S.K. Kapur, J.
1. This is an appeal against the judgment of Shri P.S. Pattar, Special Judge, Delhi, dated June 18, 1964, convicting P. B. Pardasani, Appellant, under Section 5(2) read with Sections 5(1)(c) and 5(1)(d) of the Prevention of Corruption Act and Section 409, Indian Penal Code, and sentencing him to rigorous imprisonment for four years and to pay a fine of Rs. 40,000 or in default of payment of fine to undergo further rigorous imprisonment for one year.
2. The appellant, an Assistant in the Ministry of External Affairs, Government of India, was working as Cashier in the Indian Embassy at Moscow for the period October 1, 1960 to September 29, 1961. He was prosecuted under Section 5(2) read with Sections 5(1)(c) and 5(1)(d) of the Prevention of Corruption Act and Section 409, Indian Penal Code. The charge against him was that having dominion and control over the cash kept with him he dishonestly and fraudulently or by otherwise abusing his position as a public servant misappropriated Roubles 28097.24 or dishonestly used or disposed of the same in violation of the directions of law prescribing the mode in which the trust was to be discharged or wilfully allowed others to do so. It was alleged by the prosecution that as a Cashier the duty of the appellant was to receive cash, properly disburse the same and maintain the cash book and vouchers showing the disbursement. He also had the custody of cash in hand.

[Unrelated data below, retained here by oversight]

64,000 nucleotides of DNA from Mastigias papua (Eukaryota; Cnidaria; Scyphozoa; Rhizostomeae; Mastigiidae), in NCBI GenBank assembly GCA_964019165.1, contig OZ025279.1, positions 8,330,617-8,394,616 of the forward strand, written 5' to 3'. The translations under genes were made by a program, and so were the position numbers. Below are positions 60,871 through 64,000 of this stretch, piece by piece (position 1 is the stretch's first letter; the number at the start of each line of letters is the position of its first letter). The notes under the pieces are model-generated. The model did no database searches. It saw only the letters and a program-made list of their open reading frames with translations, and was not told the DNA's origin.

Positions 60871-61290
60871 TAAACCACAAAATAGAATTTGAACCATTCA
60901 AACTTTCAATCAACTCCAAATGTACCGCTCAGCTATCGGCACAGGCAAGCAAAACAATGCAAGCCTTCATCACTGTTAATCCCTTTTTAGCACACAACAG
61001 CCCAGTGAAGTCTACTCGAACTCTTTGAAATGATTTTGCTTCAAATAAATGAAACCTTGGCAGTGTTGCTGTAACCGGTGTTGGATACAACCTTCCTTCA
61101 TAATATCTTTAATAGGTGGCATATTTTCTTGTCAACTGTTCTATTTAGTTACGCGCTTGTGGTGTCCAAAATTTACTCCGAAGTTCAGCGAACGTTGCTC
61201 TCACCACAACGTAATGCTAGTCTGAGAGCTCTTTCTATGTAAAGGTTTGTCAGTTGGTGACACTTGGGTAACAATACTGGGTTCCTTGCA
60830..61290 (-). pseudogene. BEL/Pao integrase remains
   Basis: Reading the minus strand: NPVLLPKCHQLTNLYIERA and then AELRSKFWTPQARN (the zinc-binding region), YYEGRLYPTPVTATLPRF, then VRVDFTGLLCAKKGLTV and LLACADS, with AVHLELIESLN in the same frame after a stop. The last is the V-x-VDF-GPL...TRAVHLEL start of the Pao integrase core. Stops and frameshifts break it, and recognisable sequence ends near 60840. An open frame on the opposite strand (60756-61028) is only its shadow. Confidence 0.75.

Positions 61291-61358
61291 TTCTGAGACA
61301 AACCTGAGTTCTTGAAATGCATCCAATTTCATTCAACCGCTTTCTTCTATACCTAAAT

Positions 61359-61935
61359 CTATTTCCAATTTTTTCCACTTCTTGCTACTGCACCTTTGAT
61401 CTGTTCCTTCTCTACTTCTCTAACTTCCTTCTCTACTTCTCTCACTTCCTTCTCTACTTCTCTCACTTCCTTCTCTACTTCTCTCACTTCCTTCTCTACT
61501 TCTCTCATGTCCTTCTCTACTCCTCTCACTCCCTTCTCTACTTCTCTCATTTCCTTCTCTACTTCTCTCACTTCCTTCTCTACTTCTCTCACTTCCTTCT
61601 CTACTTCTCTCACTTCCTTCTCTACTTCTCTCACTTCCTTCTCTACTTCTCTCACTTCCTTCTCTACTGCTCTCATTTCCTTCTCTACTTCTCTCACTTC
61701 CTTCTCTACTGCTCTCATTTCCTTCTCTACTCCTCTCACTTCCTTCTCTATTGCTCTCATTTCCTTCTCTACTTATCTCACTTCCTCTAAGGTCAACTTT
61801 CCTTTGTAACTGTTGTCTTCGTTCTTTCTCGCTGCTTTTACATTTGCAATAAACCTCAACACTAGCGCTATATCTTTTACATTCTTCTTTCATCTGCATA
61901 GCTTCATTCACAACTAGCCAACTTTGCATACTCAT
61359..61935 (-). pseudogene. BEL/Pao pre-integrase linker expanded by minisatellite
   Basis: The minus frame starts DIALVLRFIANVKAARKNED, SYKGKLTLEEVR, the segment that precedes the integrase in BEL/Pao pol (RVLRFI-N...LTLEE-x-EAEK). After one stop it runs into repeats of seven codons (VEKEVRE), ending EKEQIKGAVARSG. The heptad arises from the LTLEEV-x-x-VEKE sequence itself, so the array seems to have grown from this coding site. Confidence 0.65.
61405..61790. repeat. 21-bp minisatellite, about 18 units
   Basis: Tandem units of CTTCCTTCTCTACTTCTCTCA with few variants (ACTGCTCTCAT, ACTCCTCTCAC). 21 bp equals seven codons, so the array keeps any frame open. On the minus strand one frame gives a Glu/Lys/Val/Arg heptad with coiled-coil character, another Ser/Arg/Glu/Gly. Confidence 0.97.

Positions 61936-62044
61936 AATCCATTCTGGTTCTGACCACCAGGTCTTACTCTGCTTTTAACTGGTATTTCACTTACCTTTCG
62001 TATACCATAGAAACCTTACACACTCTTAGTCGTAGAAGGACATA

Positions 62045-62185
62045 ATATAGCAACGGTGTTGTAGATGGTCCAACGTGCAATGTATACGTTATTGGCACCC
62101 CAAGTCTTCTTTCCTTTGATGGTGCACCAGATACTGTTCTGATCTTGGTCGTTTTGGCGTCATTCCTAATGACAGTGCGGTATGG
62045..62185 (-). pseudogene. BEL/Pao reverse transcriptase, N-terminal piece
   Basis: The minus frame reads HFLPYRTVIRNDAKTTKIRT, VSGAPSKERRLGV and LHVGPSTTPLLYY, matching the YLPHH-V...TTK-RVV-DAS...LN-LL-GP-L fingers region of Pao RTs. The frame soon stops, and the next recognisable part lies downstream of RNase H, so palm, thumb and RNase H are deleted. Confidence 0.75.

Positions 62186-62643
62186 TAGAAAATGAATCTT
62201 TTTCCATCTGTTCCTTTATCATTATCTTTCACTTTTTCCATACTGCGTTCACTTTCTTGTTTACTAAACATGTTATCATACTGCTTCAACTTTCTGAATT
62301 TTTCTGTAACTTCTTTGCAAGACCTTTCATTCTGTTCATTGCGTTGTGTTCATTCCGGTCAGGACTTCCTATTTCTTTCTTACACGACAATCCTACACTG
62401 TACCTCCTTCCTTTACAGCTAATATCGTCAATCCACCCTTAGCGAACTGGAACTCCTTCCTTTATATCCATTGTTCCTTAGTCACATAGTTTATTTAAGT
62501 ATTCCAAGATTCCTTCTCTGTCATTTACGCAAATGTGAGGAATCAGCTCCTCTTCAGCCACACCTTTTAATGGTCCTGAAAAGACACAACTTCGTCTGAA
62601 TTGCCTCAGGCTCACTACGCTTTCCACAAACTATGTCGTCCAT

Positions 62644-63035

From 1st October, 1960, to 29th September, 1961, he dishonestly misappropriated or otherwise converted to his own use a sum of Roubles 28097.24 which had been entrusted to him as a public servant. The appellant was to hand over the charge to N.A. Amin (P. W. 7) on October 1, 1961, and it was alleged by the prosecution that knowing that large amounts had been dishonestly misappropriated by him he caused disappearance of the evidence of the offence by tearing pages Nos. 81 to 96, both inclusive, of the cash book of the Embassy of India at Moscow, containing accounts for August and September 1961 and partly for July 1961. He was also alleged to liave destroyed the vouchers, both original and duplicate, for the month of September, 1961. The torn pages of the cash book, so far as the months of August and September are concerned, related both to the receipts and expenditure for the said months and regarding July 1961 they contained accounts for the expenditure only. According to the prosecution, the appellant destroyed these documents late in the evening on 29th September, 1961, and burnt them in the fireplace, in the Embassy building while, according to the appellant, they were intact on 29th September, 1961, when he left the office and must have been destroyed by someone on 30th September 1961.